According to a recent report released by the Organization for Economic Cooperation and Development (OECD), a France-based supervisor of industrialized nations, the United States has some of the modern world’s worst rates of child impoverishment, teen pregnancy and infant mortality. These results are striking given that the U.S. spends more per child (approximately $140,000) on welfare and educational services than the OECD average of $125,000 (Keller & Kurowski, 2009).
Child poverty statistics in the U.S. are almost twice the OECD average, at 21.6 percent compared to 12.4 percent. The rate of adolescent births in our country is triple the OECD average, with only Mexico reporting a higher rate among the 30 member OECD countries.
Why did the United States fare so poorly in the child well-being survey, despite spending more money per child? The OECD report suggests that U.S. government funding for children is heavily skewed to older children and adolescents (ages 12-17). U.S. spending on education, health and social services for children under six years of age trails far behind other industrialized nations- we spend about $20,000 on early childhood compared to the OECD average of $30,000 (Keller & Kurowski, 2009).
In “Doing Better For Children”, the report released last Tuesday, the OECD encourages the United States to transfer more of its public funding to our youngest citizens in order to advance our health and educational attainment. “A better balance of spending between the ‘Dora the Explorer’ years of early childhood and the teenage ‘Facebook’ years would help improve the health, education and well-being of all children in the long term,” the OECD said. The group suggests that the U.S. could benefit from investing in early childhood programs that strengthen pre- and post- natal services, promote breastfeeding and educate parents about healthy diet and risk factors such as smoking.
There is an urgent need to address these risk factors associated with poor child welfare, as they are especially prevalent in our community. In Memphis, almost one in five births are to females less than 20 years of age (Annie E. Casey Foundation, 2005). Additionally, over 40% of Memphis children (under 18 years of age) live in impoverished households (Annie E. Casey Foundation, 2007) . Each year, more than half of the children born in Shelby County are born into families in poverty and lacking access to basic resources that young children need for optimal early childhood development [TUCI], 2009).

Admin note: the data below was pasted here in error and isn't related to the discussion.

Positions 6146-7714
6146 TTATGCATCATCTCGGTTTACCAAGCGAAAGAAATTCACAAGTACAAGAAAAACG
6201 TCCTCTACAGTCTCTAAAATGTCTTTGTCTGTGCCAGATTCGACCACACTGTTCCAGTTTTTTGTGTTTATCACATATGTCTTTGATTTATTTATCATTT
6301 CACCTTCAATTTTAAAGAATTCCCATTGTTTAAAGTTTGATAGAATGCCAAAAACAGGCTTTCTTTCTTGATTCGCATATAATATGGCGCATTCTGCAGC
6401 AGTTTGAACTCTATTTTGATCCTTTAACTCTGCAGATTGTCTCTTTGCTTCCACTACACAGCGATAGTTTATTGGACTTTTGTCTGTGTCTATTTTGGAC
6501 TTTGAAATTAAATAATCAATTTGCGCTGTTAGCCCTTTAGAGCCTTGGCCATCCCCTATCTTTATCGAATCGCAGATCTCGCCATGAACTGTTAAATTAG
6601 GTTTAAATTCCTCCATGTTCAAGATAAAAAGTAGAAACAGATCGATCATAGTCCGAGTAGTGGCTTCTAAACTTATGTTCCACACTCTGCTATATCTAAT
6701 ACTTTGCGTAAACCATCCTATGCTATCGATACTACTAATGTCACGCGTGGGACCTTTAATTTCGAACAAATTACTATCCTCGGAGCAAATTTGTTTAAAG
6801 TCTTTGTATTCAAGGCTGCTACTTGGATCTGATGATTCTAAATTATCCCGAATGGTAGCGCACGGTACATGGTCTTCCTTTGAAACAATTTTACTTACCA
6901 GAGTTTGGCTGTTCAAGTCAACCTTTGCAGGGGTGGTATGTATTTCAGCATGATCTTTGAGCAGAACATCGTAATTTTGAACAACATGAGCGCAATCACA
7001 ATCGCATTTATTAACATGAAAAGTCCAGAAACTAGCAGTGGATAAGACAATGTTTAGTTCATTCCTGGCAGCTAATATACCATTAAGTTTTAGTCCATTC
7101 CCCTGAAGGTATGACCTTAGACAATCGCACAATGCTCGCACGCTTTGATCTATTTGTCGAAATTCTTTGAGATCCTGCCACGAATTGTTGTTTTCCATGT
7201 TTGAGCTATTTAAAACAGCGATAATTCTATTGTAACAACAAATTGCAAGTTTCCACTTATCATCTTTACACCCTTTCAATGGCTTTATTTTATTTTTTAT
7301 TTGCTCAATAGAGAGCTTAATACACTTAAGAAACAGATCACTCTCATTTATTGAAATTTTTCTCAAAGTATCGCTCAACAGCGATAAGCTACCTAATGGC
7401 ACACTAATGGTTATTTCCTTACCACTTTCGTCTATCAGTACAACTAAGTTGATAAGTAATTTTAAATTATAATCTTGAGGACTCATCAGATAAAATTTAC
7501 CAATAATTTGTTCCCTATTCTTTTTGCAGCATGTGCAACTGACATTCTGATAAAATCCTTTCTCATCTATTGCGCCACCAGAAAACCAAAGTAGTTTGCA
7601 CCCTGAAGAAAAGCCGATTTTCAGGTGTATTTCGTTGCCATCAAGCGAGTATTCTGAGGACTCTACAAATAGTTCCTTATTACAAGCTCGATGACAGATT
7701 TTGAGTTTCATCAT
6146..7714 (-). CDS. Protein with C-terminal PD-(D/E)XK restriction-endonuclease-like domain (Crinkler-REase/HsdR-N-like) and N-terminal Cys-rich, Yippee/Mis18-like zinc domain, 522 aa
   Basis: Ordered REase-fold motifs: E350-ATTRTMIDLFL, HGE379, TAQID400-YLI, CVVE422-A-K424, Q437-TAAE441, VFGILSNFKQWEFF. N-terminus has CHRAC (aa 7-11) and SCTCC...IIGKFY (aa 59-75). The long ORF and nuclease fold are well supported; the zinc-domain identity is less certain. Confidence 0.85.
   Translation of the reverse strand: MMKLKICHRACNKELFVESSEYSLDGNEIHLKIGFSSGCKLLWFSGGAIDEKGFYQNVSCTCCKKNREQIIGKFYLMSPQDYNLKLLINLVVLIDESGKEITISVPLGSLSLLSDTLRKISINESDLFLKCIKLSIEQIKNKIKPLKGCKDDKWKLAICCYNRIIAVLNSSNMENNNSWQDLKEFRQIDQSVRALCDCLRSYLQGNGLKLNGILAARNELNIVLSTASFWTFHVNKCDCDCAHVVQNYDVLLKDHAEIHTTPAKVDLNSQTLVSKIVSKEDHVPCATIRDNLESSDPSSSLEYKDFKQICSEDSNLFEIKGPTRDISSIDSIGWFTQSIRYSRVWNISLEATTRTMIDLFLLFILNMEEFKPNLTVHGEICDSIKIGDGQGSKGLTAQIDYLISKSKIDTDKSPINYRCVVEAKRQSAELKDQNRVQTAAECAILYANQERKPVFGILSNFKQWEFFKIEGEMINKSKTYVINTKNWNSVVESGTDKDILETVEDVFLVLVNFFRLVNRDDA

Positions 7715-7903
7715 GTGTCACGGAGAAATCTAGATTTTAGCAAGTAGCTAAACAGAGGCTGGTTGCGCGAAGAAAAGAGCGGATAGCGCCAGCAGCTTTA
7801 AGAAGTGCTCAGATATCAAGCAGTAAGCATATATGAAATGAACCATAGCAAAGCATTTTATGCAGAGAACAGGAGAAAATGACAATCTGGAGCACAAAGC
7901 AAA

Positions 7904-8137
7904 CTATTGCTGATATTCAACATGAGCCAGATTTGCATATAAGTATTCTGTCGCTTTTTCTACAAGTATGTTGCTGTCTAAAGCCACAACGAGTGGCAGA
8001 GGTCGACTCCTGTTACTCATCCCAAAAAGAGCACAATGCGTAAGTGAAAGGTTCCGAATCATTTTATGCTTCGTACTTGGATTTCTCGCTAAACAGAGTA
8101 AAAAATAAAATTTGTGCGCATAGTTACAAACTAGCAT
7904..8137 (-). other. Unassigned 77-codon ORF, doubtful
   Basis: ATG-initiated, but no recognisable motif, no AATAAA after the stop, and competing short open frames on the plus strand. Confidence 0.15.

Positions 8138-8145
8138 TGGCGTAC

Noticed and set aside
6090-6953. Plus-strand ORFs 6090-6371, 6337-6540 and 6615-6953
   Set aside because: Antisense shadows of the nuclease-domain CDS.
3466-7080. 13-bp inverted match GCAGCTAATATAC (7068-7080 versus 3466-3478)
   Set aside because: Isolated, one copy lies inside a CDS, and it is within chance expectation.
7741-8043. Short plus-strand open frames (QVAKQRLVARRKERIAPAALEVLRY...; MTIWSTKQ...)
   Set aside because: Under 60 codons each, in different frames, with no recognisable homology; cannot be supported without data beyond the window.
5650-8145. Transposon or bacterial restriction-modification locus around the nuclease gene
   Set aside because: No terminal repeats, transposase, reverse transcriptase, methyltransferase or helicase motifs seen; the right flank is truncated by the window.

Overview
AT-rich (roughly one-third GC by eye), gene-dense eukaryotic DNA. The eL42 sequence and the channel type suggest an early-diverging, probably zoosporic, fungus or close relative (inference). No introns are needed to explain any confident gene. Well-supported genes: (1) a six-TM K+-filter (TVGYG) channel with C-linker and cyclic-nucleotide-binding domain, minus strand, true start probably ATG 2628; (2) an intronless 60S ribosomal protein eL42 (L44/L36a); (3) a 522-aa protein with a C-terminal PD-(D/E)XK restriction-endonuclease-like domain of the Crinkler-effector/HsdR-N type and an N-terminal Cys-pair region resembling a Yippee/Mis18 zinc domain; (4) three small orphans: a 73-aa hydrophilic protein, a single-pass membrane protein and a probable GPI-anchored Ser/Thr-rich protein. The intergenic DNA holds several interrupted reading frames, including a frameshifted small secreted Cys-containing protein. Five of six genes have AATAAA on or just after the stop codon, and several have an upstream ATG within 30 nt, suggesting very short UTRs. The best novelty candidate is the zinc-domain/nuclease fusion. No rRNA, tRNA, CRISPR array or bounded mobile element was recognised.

Research shows that spending on early childhood is one of the smartest investments a society can make. By focusing on our youngest children and families – particularly the cohort of young children most in need - and implementing successful interventions, we can make economic and social decisions now that will enhance the well-being of the next generation (TUCI, 2009). We encourage our local, state and federal officials to consider the suggestions offered by the OECD- invest wisely in our youngest citizens in order to reach the future we envision for our community and our nation.
For more information on the well-being of children in Memphis and Shelby County, visit The Urban Child Institute at http://www.theurbanchildinstitute.org/.
The Annie E. Casey Foundation, KIDS COUNT Data Center, www.kidscount.org.
Keller, G. & Kurowski, R. (2009, September 2). US fares poorly in child welfare survey. The Associated Press. http://www.google.com/hostednews/ap/article/ALeqM5g_CQ5dFodttwmt5mQB0fQiOrq_uwD9AEMF2O4
The Urban Child Institute. (2009). The State of Children in Memphis and Shelby County: Data Book. Memphis, TN: The Urban Child Institute.